Get Your Death Song Ready Now

 

Tecumseh

GET YOUR DEATH SONG READY SAID THE SHAWNEES

by

David Arthur Walters

History is a mistake as far as many people are concerned. I think Albert Camus said something to the effect that losses are best known through the longing for what did not occur. That is true for many people who wish they had done more with their lives. They long for what they wanted to occur but did not occur; therefore, for them, history is a record of mistakes. Needless to say, those who were educated to believe in free will feel responsible for those mistakes, thus when they long for what did not occur, they suffer from bad conscience or guilt.

I have heard that many older people get bitter. I am not bitter, yet, I think I might drink the bitter tea lest I become bitter. As I age, I feel increasingly disappointed with every memory of the past. I wonder, is my disappointment due to an idealization of my self that I held in the past and failed to realize it in fact? Do I suffer from past illusions about myself now that their realization has become clearly impossible because my time is running out?

Alas, my past desire to be something other than I was at the time might have been realized if only I had pursued my dream long enough. I thought I had plenty of the time to waste then. Now, I believe I would have been a huge success in every endeavor I picked up if only I had not wasted so much time; if only I had kept the ideal or end in mind; if only I had put my nose to the grindstone and had persevered; if only I had forced myself to love people and to be kind to them all the time; if only I had been the ideal man I could have been.

Indeed, in retrospect, it certainly seems that I could have realized the dreams I had back then; therefore my ideals were not mere illusions; therefore I must suffer now until I am a bitter, lonely old man, not necessarily lonely for other people, but lonely for the success I should have been, that I might, like Bob Hope, die a happy death at age 100, with all the good I did coming back to me at the crucial moment. But I didn’t care for Bob Hope – Jack Benny was my favorite. Never mind!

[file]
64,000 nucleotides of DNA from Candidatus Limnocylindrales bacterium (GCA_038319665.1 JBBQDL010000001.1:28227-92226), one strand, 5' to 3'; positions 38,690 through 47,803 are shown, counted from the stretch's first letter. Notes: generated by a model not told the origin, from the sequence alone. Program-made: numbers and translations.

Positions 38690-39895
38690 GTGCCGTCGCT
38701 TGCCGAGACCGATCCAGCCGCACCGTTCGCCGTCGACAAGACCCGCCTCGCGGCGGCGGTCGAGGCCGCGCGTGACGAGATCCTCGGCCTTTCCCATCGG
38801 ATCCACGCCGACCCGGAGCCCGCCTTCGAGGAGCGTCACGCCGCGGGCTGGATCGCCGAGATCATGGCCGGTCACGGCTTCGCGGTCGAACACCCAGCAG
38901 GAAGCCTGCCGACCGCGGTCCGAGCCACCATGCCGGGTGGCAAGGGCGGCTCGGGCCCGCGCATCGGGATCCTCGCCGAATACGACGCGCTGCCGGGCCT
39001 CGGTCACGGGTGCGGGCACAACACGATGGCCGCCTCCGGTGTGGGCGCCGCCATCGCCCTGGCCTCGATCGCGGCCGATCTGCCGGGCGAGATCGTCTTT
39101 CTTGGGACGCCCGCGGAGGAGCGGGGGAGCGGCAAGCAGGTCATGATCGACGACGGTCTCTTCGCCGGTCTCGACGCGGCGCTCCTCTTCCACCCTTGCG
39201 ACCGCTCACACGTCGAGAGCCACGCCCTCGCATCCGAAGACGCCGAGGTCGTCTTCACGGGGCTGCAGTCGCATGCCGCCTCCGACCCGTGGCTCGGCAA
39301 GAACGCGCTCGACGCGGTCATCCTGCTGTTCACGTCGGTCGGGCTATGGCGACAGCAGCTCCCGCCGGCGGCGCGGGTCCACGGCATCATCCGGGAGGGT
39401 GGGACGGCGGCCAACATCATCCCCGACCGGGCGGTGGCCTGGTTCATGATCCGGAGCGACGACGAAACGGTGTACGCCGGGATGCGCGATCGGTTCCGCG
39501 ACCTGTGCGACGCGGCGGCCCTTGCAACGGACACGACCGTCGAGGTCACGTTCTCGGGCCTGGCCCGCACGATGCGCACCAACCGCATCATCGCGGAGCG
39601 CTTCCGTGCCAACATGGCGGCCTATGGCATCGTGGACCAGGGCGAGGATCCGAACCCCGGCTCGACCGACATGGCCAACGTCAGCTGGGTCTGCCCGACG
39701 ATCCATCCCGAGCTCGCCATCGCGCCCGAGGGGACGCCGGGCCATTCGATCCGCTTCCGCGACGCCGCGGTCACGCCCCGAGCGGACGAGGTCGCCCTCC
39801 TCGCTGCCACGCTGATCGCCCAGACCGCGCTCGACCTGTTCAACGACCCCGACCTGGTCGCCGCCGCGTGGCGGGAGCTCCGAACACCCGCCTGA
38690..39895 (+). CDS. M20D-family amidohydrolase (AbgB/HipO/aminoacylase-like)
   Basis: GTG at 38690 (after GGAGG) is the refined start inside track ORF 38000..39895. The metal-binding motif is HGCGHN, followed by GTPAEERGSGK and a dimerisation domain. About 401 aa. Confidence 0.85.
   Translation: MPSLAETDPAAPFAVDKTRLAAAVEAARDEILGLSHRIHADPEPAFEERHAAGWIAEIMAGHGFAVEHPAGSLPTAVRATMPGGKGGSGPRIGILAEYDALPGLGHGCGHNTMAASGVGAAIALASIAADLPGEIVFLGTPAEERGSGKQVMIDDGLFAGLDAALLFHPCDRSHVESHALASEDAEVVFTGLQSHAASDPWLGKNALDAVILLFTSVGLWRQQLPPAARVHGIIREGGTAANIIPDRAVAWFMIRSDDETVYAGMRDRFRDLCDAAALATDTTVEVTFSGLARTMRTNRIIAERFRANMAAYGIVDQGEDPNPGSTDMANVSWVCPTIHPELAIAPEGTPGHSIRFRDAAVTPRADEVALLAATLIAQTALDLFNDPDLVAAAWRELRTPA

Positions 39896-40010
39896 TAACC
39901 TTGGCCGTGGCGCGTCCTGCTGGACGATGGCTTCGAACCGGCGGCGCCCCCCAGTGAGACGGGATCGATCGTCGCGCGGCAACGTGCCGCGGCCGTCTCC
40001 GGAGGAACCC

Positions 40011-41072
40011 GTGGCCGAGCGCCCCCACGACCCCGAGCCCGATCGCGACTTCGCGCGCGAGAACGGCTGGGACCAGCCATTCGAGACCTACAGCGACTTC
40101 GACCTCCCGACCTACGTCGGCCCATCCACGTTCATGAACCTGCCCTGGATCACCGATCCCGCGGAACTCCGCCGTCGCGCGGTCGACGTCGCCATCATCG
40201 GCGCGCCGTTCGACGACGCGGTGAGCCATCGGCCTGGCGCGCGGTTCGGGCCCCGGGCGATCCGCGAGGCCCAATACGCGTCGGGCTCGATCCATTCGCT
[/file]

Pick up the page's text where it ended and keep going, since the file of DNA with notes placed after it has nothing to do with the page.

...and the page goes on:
Am I fooling myself retroactively with a present illusion? Do I suffer from a misinterpretation of the past possibilities? If I calculate the probabilities, will I discover that my chances were very slim; that there were overwhelming odds against me; that I was just unlucky; that my failure to realize the impossible dream is really not my fault; that I should give my self a break now for not getting a lucky break; that I should forgive myself for not seizing the opportunities I did have because I was conditioned to avoid them; that I am lucky to just be alive?

An illusion is something objective that almost everyone can see, like the optical illusion of water on the hot pavement due to the refraction of light by the atmosphere. A delusion is something else again, for it is individual and has no basis in what we call reality. A discerning man or woman can see through our illusions, but at least our illusions while had are real illusions, are realities we are all agree on.

Now almost everyone has always agreed that I am an extraordinarily talented man, and that all individuals, especially Americans, can achieve almost anything; therefore, if only I had persevered, if only I had doggedly pursued happiness as generally defined, I would be extraordinarily successful. If only! Everybody agrees! Is the agreement an illusion? No problem, for at least maya is real maya. On the other hand, it could be one of those rare mass delusions. Then I would have no cause to let every memory kick me in the head, I would have no right to take the blame for mistaken history.

Could I really have been otherwise than I was? Could I now be something other than I am? Well, let’s see, I hope so. Alas, here I go again.

These sort of ruminations always bring to my mind Tecumseh’s advice to young braves: get your death song together now and don’t be moaning on your deathbed about what could have been! There does seem to be something pathological about our “modern” predicament of trying to be somebody other that who we are, not even knowing who we are to begin with, then regretting the past. Here we go again.